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Bottleneck and Constraints in Supply Chain Management


Have you ever heard of the terms bottleneck and constraint in supply chain management? These terms, though sometimes used interchangeably, possess distinctive characteristics and exert varied impacts on the flow of production. The 'Theory of Constraints' (TOC), a philosophy introduced by Dr. Eliyahu M. Goldratt, offers a valuable framework for analyzing and enhancing systems by pinpointing and addressing the most limiting factors. In this post, we delve into the differences between bottlenecks and constraints and explore how production planning can aid in overcoming these challenges.

Bottleneck vs constraint

A bottleneck in supply chain management is identified as a specific point of congestion where throughput is limited due to lack of capacity or efficiency. Typically, this is a physical location, like a machine that's unable to meet demand, leading to pile-ups and extended lead times in production.


On the other hand, a constraint encompasses any limitation or obstacle that prevents the supply chain from reaching its full potential, ranging from physical limitations like production capacity and storage space to non-physical ones such as legislation, policies, and labor or capital availability. TOC suggests that there is at least one limiting factor in every complex system that determines the strength of the entire system.


While a bottleneck can be seen as a type of constraint, not every constraint is a bottleneck. Bottlenecks are generally temporary and subject to change with operational modifications or demand shifts. Constraints, however, can be more enduring and require strategic management to overcome.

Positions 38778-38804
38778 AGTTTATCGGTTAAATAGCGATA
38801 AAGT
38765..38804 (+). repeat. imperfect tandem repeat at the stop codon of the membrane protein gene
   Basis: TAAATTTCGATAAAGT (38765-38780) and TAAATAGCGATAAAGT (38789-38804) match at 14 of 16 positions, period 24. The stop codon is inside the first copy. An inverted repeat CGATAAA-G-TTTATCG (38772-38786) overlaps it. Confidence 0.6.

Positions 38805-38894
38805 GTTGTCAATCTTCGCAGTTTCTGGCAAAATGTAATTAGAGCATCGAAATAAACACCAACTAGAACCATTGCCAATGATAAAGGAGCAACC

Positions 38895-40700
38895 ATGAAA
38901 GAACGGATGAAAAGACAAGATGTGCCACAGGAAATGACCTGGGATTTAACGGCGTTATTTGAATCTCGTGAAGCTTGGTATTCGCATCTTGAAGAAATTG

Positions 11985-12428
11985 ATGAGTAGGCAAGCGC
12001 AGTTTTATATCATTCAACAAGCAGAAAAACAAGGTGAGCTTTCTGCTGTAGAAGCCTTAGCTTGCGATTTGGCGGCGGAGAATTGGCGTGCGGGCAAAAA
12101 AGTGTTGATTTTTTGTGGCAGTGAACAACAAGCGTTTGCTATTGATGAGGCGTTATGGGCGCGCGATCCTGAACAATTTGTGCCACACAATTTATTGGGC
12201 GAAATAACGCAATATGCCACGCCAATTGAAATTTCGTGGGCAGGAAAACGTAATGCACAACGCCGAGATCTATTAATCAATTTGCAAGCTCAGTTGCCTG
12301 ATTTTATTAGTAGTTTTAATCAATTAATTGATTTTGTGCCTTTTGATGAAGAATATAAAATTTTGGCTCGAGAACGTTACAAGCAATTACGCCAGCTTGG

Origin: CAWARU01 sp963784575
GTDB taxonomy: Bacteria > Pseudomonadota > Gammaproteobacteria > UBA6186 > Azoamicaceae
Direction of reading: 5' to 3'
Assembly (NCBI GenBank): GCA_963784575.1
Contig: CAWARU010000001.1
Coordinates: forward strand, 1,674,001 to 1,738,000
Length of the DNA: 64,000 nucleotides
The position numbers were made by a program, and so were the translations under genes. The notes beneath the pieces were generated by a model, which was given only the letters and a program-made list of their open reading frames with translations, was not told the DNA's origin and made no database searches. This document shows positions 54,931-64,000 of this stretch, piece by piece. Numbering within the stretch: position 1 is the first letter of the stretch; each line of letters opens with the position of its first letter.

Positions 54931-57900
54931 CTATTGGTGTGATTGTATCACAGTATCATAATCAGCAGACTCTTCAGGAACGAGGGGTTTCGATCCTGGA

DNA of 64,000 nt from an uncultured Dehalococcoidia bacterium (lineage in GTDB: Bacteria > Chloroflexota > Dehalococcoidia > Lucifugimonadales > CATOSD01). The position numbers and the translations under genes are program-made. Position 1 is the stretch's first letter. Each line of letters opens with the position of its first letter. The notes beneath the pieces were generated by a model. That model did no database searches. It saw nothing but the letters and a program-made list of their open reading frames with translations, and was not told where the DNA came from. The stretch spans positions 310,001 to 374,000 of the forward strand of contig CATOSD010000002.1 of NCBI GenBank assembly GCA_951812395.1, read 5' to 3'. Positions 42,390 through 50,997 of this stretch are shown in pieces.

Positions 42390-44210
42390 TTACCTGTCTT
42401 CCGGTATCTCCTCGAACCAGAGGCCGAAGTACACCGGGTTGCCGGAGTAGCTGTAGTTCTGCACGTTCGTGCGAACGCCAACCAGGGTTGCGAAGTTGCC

Let's illustrate this with an example. Imagine a factory that produces chairs involving steps like woodworking, assembly, painting, and packaging. The assembly department (the red block in the diagram) can assemble 60 chairs per hour, while the painting department (the yellow block) can handle 80 chairs per hour. The woodworking department (the blue block) has a capacity of 110 chairs per hour.


bottlenecks and constraints


The assembly department represents a bottleneck as it cannot keep up with the woodworking department, leading to an accumulation of unassembled chairs.


According to TOC, the focus should be on this bottleneck to improve throughput.

If the factory only has orders for 50 chairs per hour, then capacity doesn't pose a constraint; the limiting factor may be external, such as market demand or material supply restrictions.


To address the bottleneck, additional shifts in the assembly department could be introduced, or investment in faster assembly equipment could be made to balance the process with other departments.


However, for a market-related constraint, simply improving internal processes may not suffice. Here, TOC would encourage an adjustment in marketing strategy to boost demand or diversify the supply chain to avert material shortages.

Short-Term Production Planning to Mitigate Bottlenecks

Eradicating bottlenecks in a production process is a challenge that often cannot be achieved in the short term. Yet, production planners can employ tactics to lessen the impact of bottlenecks that cannot be immediately removed:


  • Prioritize orders based on the bottleneck: Focus on local optimization by scheduling orders to utilize the full capacity of the bottleneck resource.
  • Balance material and product flow: Maintain a balanced supply and flow of materials throughout the production line to minimize waiting times at the bottleneck.
  • Leverage buffer stocks: Keep a stock of critical semi-finished goods to ensure production continues smoothly amidst delays, acting as a buffer against fluctuations in the production process.

By implementing these strategies, businesses can diminish the adverse impact of bottlenecks and bolster overall production efficiency. It calls for proactive planning and a flexible production scheduling system ready to swiftly respond to changes and challenges.


Thomas Meersseman
by Thomas Meersseman

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